- Associated Press - Monday, March 7, 2016

EAST LANSING, Mich. (AP) - Bryn Forbes might be Michigan State’s most pivotal player.

In wins, the sweet-shooting senior averages 17 points, makes 55 percent of his 3-pointers and hits 54 percent of his shots overall. In losses, the 6-foot-3 guard averages five points while connecting on just 16 percent of 3-pointers and 24 percent overall for the second-ranked Spartans.

Coach Tom Izzo says he hates analytics, but acknowledged Forbes’ critical role.

“Some of those games where he was stopped, (Denzel) Valentine wasn’t here, Tum (Nairn) wasn’t here,” Izzo said Monday.

Michigan State (26-5) will probably be missing only reserve forward Kenny Goins, who is recovering from a knee injury, as the second-seeded team at this week’s Big Ten Tournament in Indianapolis.

The Spartans will play in the quarterfinals Friday night against the winner of the Ohio State-Penn State game. A lot has to happen for them to match up with fifth-seeded Iowa in the finals, and that may be a good thing for Forbes. The Hawkeyes held Forbes to three points and two points in their two wins against Michigan State by staying in his face with physical defense.

“Yeah, they came after me,” he said.

Iowa allowed Forbes to make only 1 of 10 shots while being guarded at least at times by Anthony Clemmons, a former Lansing Sexton High School teammate.

“We marked him and we stayed after him,” Iowa coach Fran McCaffery recalled. “And the key is, you cannot relax for one half of one possession if you’re going to try to stop Bryn Forbes. If you do, he’s going to get you.”

Forbes, who has a quick release on his shot, said if he gets another chance to play the Hawkeyes, he will be more prepared.

“I think I’m a lot better coming off screens, getting open now,” he said. “And, that makes it a lot easier.”

Forbes’ ability to be with his son, who is almost 3, and his 30-year-old sister, who has Lyme disease, became easier two years ago when he transferred from Cleveland State to return close to home. The NCAA granted him a waiver to play right away last season as a junior, instead of having to sit out a year, to help him with family obligations.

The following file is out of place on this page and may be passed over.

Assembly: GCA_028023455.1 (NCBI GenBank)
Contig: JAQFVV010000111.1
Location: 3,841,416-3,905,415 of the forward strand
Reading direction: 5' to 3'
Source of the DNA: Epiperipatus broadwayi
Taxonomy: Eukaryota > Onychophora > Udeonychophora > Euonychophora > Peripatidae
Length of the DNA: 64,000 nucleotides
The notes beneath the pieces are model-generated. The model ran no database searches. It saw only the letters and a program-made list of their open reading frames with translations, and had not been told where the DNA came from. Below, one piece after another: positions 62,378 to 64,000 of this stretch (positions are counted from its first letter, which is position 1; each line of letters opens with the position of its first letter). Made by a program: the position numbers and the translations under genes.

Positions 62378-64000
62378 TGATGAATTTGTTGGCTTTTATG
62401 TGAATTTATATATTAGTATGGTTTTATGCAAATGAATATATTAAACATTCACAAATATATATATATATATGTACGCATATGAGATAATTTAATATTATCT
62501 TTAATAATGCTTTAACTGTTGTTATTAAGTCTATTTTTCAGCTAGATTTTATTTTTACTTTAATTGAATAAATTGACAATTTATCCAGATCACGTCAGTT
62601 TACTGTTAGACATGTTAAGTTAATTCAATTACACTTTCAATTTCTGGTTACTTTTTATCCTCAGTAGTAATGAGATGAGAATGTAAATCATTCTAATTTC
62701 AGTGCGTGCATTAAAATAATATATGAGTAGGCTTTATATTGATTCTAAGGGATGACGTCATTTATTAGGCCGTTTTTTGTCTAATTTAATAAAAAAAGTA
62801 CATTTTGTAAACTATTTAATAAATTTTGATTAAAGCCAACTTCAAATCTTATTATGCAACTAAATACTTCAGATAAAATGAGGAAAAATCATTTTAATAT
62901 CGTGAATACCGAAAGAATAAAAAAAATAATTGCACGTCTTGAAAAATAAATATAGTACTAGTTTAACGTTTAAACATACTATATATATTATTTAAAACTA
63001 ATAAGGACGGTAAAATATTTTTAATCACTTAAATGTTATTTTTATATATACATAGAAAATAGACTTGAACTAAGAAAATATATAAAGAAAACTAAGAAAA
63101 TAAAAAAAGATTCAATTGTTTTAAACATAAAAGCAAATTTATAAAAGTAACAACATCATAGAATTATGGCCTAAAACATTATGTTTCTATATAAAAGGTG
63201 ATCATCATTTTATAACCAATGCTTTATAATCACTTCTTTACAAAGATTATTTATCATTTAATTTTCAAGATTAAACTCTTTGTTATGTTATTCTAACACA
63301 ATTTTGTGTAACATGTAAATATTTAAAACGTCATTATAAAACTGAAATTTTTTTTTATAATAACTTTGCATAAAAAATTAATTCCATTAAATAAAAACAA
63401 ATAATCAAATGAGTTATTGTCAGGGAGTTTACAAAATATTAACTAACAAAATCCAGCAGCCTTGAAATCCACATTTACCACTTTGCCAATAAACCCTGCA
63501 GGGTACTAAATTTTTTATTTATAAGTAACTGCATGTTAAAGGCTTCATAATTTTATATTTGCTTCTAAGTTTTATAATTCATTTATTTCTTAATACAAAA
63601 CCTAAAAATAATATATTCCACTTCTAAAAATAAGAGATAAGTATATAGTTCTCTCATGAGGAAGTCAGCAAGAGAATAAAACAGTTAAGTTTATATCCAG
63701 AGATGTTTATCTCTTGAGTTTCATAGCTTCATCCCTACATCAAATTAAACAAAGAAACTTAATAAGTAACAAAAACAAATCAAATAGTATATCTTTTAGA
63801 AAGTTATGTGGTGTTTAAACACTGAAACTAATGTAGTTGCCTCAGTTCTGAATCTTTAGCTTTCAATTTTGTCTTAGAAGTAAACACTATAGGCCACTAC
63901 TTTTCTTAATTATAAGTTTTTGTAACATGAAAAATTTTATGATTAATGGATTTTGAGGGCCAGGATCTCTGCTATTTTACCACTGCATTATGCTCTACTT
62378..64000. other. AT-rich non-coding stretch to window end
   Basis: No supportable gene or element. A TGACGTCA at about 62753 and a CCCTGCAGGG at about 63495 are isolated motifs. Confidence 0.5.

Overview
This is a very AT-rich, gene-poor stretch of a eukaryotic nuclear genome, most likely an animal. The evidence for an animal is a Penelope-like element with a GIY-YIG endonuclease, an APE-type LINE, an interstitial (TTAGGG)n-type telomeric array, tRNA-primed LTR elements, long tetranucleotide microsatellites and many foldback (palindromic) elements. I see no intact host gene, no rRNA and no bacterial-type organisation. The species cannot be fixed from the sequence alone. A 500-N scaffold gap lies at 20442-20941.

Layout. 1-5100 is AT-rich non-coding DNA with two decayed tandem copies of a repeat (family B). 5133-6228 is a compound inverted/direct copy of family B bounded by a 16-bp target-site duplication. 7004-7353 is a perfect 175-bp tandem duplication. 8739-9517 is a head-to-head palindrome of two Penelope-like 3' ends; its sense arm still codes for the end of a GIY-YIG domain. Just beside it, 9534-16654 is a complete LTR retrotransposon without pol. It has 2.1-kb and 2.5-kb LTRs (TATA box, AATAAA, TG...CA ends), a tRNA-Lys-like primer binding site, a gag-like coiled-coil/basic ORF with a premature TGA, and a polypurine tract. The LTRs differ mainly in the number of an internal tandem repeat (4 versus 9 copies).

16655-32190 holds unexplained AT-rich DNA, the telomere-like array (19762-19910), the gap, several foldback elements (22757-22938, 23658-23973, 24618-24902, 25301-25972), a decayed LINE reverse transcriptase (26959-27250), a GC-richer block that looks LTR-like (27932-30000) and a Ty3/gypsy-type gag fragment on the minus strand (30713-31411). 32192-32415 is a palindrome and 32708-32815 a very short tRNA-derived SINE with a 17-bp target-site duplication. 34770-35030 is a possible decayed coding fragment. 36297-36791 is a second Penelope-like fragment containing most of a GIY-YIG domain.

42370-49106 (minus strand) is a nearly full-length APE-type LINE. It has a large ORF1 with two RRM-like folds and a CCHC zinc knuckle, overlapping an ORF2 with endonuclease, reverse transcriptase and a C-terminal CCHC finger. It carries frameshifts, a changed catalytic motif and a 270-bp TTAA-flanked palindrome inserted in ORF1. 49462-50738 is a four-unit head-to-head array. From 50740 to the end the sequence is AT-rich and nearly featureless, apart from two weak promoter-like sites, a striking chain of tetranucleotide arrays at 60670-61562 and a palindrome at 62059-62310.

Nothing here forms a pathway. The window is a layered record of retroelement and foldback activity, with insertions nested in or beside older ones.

While Forbes’ parents and his son joined him Saturday for a celebration honoring the seniors after a win over Ohio State, his sister, Erin, was unable to attend because she recently got out of the hospital.

“She is just coming out of remission,” Sue Forbes said. “Bryn visits her when he can, but she goes to sleep really early.”

Forbes was a relatively overlooked recruit coming out of high school, where he won consecutive state titles with Valentine and Clemmons. He ended up settling for an offer to attend Cleveland State, where he averaged 12.7 points as a freshman and 15.6 points as a junior. He averaged a modest 8.5 points last year before his breakout performance this season, averaging 15-plus a game to trail only Valentine on the team in scoring.

Forbes was named Big Ten player of the week after averaging 23.5 points in two wins, including one against Rutgers in which he made a Big Ten-record 11 3-pointers and scored a career-high 33 points. He is making nearly 51 percent of his 3-pointers, ranking second in the nation and is second in school record books for a single season.

“Last year was a pretty good year, making it to the Final Four,” he said. “I think we’re doing pretty well this year and we’ve got high hopes, trying to do even better than last year.”

Forbes’ mother is planning on that.

“I’ve already got my ticket to Houston,” she said. “I told him, ‘I’m going to the Final Four, I hope you’re going with me.’”

If Forbes can flourish, Izzo’s chances of getting to an eighth Final Four and winning a second championship will likely improve.

“Last game, he had some open shots he didn’t make,” Izzo said. “He’s just as responsible for that as other guys are for responsible rebounding. Bryn’s responsible for making shots.”



College basketball site: https://collegebasketball.ap.org/


Follow Larry Lage at https://www.twitter.com/larrylage and follow his work at https://bigstory.ap.org/content/larry-lage

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